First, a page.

nwqrp at SCN.ORG
Thu Apr 17 11:18:18 EDT 1997
FWd: help needed bring Hammarlund back to life!
i NorthWest QRP Club __________
)|( nwqrp at scn.org /^\^\/ ^^\
/_|_\ http://www.scn.org/IP/nwqrp --NW QRP--
---------- Forwarded message ----------
Date: Thu, 17 Apr 1997 08:34:10 -0500 (CDT)
From:rlandman at ix.netcom.com
To: nwqrp at scn.org
Well, I think I have a find (or a way to kill a lot of time):
Last night I was over at the Voc school (I'm now an advisor to the electronics class)
and the teacher (Paul) wants to clean house a bit. I spotted a Hammarlund HQ-170A (vacuum tube type rcvr that covers 1.8MHz - 54 MHz) and asked if I could have it and he said, sure so I lugged it home.
I just fired it up this morning (once I found a fuse cap and some knobs). The dials light up and the S-meter even moves (it has a clock on it to automatically turn it on so you don't miss
your favorite station, hah!). Plugging in an old set of earphones, all I get is a bit of crackle which moves in sync to the S-meter. Also turned on my old RF signal generator and dicovered that this thing is not working (no big surprise - that's why it was donated to the school, no doubt). Have B+ and all tubes seem to have ok filaments (they light up or are warm to the touch). Interesting item is that two of the tubes in the tuning circuit have their filaments kept on even when the power is off (some kind of stabilization circuit - osc??).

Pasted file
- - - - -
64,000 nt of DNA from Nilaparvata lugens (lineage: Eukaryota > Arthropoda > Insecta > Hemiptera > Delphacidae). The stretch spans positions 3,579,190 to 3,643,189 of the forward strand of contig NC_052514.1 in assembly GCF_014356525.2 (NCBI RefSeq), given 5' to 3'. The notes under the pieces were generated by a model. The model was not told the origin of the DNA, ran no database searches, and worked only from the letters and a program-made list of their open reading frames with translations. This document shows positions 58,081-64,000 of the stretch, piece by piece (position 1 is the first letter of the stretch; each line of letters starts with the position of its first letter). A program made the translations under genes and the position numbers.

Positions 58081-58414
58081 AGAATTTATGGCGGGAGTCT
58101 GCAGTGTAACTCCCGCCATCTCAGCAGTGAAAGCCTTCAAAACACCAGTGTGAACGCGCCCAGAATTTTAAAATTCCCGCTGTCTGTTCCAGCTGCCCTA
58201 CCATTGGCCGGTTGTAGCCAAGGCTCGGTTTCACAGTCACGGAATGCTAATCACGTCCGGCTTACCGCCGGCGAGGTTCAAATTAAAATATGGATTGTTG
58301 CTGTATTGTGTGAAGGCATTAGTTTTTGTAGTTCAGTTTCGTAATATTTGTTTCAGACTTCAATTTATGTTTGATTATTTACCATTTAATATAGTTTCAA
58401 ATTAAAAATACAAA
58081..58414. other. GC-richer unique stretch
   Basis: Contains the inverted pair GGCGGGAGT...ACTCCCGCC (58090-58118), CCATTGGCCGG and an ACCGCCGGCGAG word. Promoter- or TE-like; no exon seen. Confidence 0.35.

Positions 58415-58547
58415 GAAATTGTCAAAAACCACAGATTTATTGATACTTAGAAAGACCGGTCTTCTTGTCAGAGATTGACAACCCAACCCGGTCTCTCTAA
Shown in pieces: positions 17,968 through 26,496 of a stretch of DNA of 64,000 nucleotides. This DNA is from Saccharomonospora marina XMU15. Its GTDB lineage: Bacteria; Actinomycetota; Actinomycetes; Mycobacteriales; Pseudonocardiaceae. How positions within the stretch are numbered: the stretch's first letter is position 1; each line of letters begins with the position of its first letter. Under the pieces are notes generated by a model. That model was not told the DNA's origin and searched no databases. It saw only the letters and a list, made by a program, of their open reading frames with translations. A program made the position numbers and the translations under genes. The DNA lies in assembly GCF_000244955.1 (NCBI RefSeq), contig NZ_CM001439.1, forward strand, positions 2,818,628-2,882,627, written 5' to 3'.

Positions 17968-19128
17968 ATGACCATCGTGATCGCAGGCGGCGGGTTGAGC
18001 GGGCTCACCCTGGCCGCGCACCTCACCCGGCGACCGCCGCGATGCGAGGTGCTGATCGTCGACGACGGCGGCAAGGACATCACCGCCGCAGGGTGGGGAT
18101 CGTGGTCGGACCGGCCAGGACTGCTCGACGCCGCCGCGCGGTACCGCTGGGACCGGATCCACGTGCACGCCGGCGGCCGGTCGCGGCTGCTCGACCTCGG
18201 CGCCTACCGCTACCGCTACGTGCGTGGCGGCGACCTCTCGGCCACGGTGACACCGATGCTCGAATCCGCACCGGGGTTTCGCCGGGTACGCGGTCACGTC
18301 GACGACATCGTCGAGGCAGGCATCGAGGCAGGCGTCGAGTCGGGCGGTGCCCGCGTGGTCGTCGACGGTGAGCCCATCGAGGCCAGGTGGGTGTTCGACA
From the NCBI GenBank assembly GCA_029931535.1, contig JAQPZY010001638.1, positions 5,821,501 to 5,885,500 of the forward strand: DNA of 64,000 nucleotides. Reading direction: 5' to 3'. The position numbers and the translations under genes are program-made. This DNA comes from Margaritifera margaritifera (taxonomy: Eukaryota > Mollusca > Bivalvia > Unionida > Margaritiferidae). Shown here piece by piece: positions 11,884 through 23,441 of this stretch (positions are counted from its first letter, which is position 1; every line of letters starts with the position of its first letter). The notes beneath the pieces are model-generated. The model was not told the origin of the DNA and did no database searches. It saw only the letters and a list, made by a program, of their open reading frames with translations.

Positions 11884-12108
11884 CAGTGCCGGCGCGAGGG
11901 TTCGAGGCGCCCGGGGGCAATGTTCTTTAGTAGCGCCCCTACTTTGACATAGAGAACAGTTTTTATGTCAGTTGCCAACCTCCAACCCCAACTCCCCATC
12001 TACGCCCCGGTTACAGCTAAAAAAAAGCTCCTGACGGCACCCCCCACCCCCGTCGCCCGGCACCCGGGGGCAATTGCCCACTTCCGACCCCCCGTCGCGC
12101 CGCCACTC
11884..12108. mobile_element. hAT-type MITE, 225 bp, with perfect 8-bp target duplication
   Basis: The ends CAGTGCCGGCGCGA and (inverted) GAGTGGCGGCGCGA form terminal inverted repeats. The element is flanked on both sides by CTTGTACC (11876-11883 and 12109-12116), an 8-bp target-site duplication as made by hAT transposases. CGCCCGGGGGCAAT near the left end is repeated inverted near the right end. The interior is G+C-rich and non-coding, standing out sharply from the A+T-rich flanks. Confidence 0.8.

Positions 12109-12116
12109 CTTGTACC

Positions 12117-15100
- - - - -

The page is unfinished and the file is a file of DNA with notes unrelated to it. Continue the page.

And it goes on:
At least no capacitors blew up and I don't see any charred parts or obvious signs of a failed part. So, I will need a schematic diagram to go any farther. Wonder if anyone in your Ham
group would have an instruction book I could have a copy of? Any suggestions as to how to go about finding one?
This should make for some interesting troubleshooting. I haven't tried to fix a radio in, hmm, let's see, 30+ years? I need to brush up on my radio theory anyhow (blow out the cobwebs) so
this seems to be a practical way to do it. I have a ton of old tubes and if it is one of them. hopefully I have what I need. I think Paul may have a tube checker (and if so I'll try to get that too). When I retire, I'd like to fix up a few old radios (like the one in the livio\ng room) to fool around with. Maybe I can help Paul and teach a bit of radio (tubes are easier to understand, I think, than transistors, when you are starting out - Prof Paul Nalin at UNH agrees and wrote a book titles "The Science of Radio" and its based on tubes for that reason (I've got it an have been reading it - antennas are very confusing to me - how radio waves propagate away from the antenna, weird stuff!).
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